Conventional Judicial System: Youth in Fata is divided

Jirga Picture taken by Khyber. org

Jirgas are conventionally defined as a parallel judicial system, constituting of region’s elders that handle disputes and offer justice to parties concerned. The most important thing that this definition fails to cover is the fact that Jirgas also works like executive bodies, implementing their decision and ensuring that the conflicting parties respects the decision. If any party violates decree of Jirga, he is punished with fine and in case of non-compliance the violator is declared as “Kabar Jen” the Pashto term for a person who should be disrespected by all tribes in the region, for not respecting the Jirga. In extreme cases, the jirga can even ask other tribesmen to take up armed fight against the ‘Kabar Jen’.

In tribal areas, people believe Jirga is still famous for cheap delivery of justice as compared courts which are very technical and need more time in resolving issues. Subhat Khan, a local tribesman from Bara Khyber Agency, fully endorses Jirga believes that it is still capable of delivering justice on both domestic and political matter

“Elders who used to constitute Jirgas for common good of people or on general community issues to defend right of their tribesmen, are now busy carrying out the work for Political Administration. Obviously They now have to safeguard administration interests. So how can one expect tribesmen would believe in a system that is not delivering justice” says Fazal Rehman, a journalist from FATA; “Youth in FATA are now looking towards media for justice.” Fazal Rehman also believes that the newly introduced political party act will empower people, especially the youth, who are educated and politically aware how to exercise vote and how to make their elected candidates accountable.

Critics of the jirga system are many, but, Subhat Khan, doesn’t agree with the opinion that this conventional Jirga system has failed. He blames the government for using Jirgas as a tool to serve its own interests in post 9/11 era, thus soiling its image. Subahat Khan also added that ““In social disputes, the authority of decision has been given in soul and spirit to Jirga members and that is why people are satisfied with Jirga but unfortunately the same authority was not given to Jirga members to deliver on political fronts as vested interest of political administration are involved”; says Subahat, adding that Jirga can deliver if Jirga members are allowed to remain impartial.

Rafiullah from Swat highlights the importance of Jirga in resolving domestic issues but agrees that its political role is dubious “Yes, I believe Jirga has been playing its due role in social issues and people used to solve their domestic matters with Jirgas, but it has failed in case of political issues and we have seen that in Swat in 2009. Jirga has not delivered so far in terms of political issues when you look to the militancy issues of Federally Administered Tribal Areas (FATA) and provincial administered Tribal areas (PATA) of Khyber Pakhtunkhwa province, such as Swat”.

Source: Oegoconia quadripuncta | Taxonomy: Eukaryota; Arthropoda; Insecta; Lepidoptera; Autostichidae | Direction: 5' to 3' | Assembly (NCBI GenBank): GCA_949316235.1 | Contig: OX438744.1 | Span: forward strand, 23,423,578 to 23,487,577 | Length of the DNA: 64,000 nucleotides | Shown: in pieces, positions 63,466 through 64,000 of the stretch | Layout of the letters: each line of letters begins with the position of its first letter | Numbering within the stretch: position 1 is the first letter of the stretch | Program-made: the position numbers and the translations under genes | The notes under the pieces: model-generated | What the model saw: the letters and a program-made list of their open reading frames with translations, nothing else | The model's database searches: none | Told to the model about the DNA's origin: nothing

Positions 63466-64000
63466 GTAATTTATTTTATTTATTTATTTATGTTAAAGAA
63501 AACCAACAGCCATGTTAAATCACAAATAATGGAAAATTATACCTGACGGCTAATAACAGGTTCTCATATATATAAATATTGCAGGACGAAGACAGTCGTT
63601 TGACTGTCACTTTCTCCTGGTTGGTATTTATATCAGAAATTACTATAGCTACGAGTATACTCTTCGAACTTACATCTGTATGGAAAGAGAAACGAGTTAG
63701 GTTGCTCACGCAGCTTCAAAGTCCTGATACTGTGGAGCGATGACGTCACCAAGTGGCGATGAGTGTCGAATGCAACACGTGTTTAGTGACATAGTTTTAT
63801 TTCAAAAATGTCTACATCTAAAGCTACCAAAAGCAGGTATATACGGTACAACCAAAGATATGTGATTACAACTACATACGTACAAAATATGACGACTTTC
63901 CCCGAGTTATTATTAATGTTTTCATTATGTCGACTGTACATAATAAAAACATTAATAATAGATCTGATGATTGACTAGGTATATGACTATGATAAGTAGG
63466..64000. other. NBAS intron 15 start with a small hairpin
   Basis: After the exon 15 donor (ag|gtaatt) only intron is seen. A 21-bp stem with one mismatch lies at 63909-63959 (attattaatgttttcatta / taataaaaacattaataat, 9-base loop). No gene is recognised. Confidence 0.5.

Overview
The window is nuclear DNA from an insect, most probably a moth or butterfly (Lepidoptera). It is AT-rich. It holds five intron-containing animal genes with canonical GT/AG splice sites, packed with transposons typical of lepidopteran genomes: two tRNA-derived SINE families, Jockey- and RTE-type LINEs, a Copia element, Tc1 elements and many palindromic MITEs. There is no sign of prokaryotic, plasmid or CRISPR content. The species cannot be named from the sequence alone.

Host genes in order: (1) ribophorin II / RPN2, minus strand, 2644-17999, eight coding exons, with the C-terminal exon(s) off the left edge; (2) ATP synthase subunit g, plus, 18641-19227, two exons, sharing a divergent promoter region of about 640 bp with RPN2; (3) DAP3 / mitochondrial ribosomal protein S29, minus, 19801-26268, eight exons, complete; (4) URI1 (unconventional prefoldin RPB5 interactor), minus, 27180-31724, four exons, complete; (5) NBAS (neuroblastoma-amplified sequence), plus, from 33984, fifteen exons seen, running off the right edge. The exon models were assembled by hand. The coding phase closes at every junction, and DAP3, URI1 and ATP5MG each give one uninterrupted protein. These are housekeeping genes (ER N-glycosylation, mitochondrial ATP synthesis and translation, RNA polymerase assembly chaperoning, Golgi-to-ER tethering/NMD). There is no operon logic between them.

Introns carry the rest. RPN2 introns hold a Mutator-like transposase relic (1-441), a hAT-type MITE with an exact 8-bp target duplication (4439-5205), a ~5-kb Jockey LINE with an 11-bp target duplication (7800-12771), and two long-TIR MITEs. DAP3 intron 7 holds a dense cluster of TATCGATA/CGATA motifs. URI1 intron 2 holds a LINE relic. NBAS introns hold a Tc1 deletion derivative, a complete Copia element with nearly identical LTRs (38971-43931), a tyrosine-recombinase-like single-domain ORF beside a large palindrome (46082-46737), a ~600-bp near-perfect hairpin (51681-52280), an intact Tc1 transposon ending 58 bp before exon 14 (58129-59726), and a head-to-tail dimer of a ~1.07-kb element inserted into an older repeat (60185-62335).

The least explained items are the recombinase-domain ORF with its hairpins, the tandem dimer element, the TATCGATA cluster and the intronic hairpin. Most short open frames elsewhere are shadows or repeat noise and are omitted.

Rafiullah divides FATA’s youth in two categories. The first one, from 15 to 25 years of age, are termed as aggressive and wanted to see rule of law in action. “When provincial government decided to talk to Swat Taliban, the youth disliked that effort, which they perceived as handing over writ to Taliban.

The other group of youth, from ages 25 to 35 is open to anyone who has power to heel their wounds. They supported Taliban’s move to kill robbers’ dacoits in first place while after witnessing Taliban brutality they then supported security forces who released them from virtual siege of Taliban. They simply want the culprits to be punished either by Taliban or Government.

Unsurprisingly, this view doesn’t go unopposed. Fazal Rehman believes that jirga’s failure in political dispensation is enough for those who wants to ensure conventional means of justice. He says that the time is ripe for complete reform and FATA citizens should now choose the system that can address the modern day problems including terrorism and militancy.

Bakhtawar Jan, 29, from Razmak North Waziristan says that the social fabric of tribal areas is now divided on this point; to upgrade the existing system or to revert to conventional system of governance which incorporates the infamous collective clause of responsibility even in Frontier Crime Regulation imposed by the British Raj.

Fazal Rehman while maintaining his argument says that it is important to have laws for social and political dispensation of Justice. Those who want to resolve their problems through Jirga should be given that choice but having sacrificed lives and livelihood over the last ten years, he believes that FATA citizens should demand the same system the rest of the country is enjoying.

Subhat Khan, questioning the idea of mainstreaming FATA into court judicial system remains skeptical. “Can anyone ensure that the court system will resolve FATA’s problems and will ensure free and fair justice? Frankly speaking, I don’t like criticizing Jirga for failing in the provision of justice because we are expecting too much from Jirga while doing nothing to empower it”.

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